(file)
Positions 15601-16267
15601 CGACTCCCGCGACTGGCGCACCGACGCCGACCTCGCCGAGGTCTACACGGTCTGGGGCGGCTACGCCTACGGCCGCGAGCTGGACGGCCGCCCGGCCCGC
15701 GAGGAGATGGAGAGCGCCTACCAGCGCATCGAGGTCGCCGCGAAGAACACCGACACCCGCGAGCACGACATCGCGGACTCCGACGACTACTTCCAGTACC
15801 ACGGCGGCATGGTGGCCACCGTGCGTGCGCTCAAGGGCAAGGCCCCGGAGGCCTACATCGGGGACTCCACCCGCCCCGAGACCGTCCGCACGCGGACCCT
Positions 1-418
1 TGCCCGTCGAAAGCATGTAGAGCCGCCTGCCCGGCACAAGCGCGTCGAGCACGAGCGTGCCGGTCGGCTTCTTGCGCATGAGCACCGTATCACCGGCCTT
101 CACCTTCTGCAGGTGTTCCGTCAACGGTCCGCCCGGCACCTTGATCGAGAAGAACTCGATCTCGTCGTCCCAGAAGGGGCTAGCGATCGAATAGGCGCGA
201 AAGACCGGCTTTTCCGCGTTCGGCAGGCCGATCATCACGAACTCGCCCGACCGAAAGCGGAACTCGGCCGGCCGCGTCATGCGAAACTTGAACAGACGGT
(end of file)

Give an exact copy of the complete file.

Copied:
Positions 15601-16267
15601 CGACTCCCGCGACTGGCGCACCGACGCCGACCTCGCCGAGGTCTACACGGTCTGGGGCGGCTACGCCTACGGCCGCGAGCTGGACGGCCGCCCGGCCCGC
15701 GAGGAGATGGAGAGCGCCTACCAGCGCATCGAGGTCGCCGCGAAGAACACCGACACCCGCGAGCACGACATCGCGGACTCCGACGACTACTTCCAGTACC
15801 ACGGCGGCATGGTGGCCACCGTGCGTGCGCTCAAGGGCAAGGCCCCGGAGGCCTACATCGGGGACTCCACCCGCCCCGAGACCGTCCGCACGCGGACCCT
Positions 1-418
1 TGCCCGTCGAAAGCATGTAGAGCCGCCTGCCCGGCACAAGCGCGTCGAGCACGAGCGTGCCGGTCGGCTTCTTGCGCATGAGCACCGTATCACCGGCCTT
101 CACCTTCTGCAGGTGTTCCGTCAACGGTCCGCCCGGCACCTTGATCGAGAAGAACTCGATCTCGTCGTCCCAGAAGGGGCTAGCGATCGAATAGGCGCGA
201 AAGACCGGCTTTTCCGCGTTCGGCAGGCCGATCATCACGAACTCGCCCGACCGAAAGCGGAACTCGGCCGGCCGCGTCATGCGAAACTTGAACAGACGGT